Major Engineer closes his eyes (he has prominent, large eyelids) as he recites the places and dates of what I will later think of as perhaps the most dangerous pub-hop in Kenya over the last 40 years.
“On Thursday, July 29, 1982, I met some Air-force fellows at Little Eden bar in Umoja. I was staying in the Umoja area at the time, not barracks, as I pursued my engineering course. They were in civilian clothes, and told me they were planning a coup. The next day, a Friday, we met again at the Mausoleum Bar in Buruburu. And drunk long after midnight, and spoke loudly about revolutionary African leaders like Colonel Gaddafi, and their Air Force hero Hossni Mubarak, the new president of Egypt. I remember meeting Sergeant Oteyo that Saturday of July 31. It was in the afternoon, a sunny day at Ongere Bar in Shauri Moyo. He was in high spirits. I remember thinking at some point that he was just bluffing, that they would not go ahead with it.”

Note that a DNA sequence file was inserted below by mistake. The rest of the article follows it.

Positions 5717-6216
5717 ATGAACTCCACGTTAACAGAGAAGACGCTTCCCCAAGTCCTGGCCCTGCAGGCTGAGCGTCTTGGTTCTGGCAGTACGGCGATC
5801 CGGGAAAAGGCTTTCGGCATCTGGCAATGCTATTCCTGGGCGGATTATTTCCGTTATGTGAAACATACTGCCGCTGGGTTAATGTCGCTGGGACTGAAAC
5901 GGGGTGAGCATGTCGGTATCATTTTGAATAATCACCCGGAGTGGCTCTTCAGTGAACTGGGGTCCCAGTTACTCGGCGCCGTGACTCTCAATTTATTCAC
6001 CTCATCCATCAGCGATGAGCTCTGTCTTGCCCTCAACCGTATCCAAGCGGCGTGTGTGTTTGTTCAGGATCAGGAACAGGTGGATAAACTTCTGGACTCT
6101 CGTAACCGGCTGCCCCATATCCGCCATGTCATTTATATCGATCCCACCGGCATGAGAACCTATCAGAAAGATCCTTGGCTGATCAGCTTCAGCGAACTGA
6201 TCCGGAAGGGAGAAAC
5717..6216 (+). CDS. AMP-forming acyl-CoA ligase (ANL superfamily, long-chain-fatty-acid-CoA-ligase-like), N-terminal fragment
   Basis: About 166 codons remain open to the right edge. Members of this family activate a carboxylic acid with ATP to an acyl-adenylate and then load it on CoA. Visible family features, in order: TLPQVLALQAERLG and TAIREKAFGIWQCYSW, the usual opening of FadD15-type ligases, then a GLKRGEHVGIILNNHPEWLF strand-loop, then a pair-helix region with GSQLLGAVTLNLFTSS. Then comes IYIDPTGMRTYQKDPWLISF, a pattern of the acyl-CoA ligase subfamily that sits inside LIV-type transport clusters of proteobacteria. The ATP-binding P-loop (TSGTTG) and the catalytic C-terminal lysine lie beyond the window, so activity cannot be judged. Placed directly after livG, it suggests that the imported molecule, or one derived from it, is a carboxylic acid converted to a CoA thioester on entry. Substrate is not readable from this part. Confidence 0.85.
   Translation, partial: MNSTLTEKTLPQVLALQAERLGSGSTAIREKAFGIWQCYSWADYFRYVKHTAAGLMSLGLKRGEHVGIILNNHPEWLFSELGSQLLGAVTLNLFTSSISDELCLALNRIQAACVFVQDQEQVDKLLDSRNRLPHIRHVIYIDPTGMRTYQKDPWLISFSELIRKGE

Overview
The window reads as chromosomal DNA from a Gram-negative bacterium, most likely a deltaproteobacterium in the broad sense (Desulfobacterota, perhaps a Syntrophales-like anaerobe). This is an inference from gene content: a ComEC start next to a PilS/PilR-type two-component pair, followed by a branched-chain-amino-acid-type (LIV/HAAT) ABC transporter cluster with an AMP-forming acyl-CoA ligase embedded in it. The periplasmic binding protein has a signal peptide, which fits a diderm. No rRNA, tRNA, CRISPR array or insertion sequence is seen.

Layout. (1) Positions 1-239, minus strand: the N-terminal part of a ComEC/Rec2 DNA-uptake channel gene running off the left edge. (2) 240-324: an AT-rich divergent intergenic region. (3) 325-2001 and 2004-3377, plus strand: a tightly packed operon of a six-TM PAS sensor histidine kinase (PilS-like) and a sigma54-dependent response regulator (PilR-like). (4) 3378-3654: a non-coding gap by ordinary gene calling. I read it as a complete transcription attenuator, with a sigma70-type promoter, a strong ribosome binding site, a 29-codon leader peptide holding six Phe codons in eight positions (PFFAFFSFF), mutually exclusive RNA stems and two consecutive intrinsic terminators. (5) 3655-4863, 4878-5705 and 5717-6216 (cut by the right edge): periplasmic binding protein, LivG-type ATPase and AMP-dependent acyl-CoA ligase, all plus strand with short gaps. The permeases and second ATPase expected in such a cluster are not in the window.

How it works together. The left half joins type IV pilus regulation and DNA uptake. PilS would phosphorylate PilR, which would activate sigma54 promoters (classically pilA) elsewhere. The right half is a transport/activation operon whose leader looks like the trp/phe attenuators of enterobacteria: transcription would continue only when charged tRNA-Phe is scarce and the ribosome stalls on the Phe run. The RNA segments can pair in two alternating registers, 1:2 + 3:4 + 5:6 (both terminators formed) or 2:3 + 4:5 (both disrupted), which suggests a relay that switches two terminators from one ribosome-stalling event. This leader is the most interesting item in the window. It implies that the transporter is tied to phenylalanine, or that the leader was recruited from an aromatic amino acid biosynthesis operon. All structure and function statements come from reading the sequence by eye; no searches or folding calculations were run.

“What did they want you to do?”
Major Engineer Nathaniel opens his eyes, large in a charcoal-black face. His teeth are very white, and his voice as indifferent as the look on his big-bosomed wife’s face.
“Oh, they wanted me to plant a bomb at the Seventh Battalion Brigade in Langata. Oteyo told me the army in Nakuru was with them, and would take over the town as we (they) secured Nairobi. He said they would bomb both State House and the Parliament buildings with their fighter jets. And that is when I got scared.”
“Did Oteyo give you the bomb when they launched the coup?”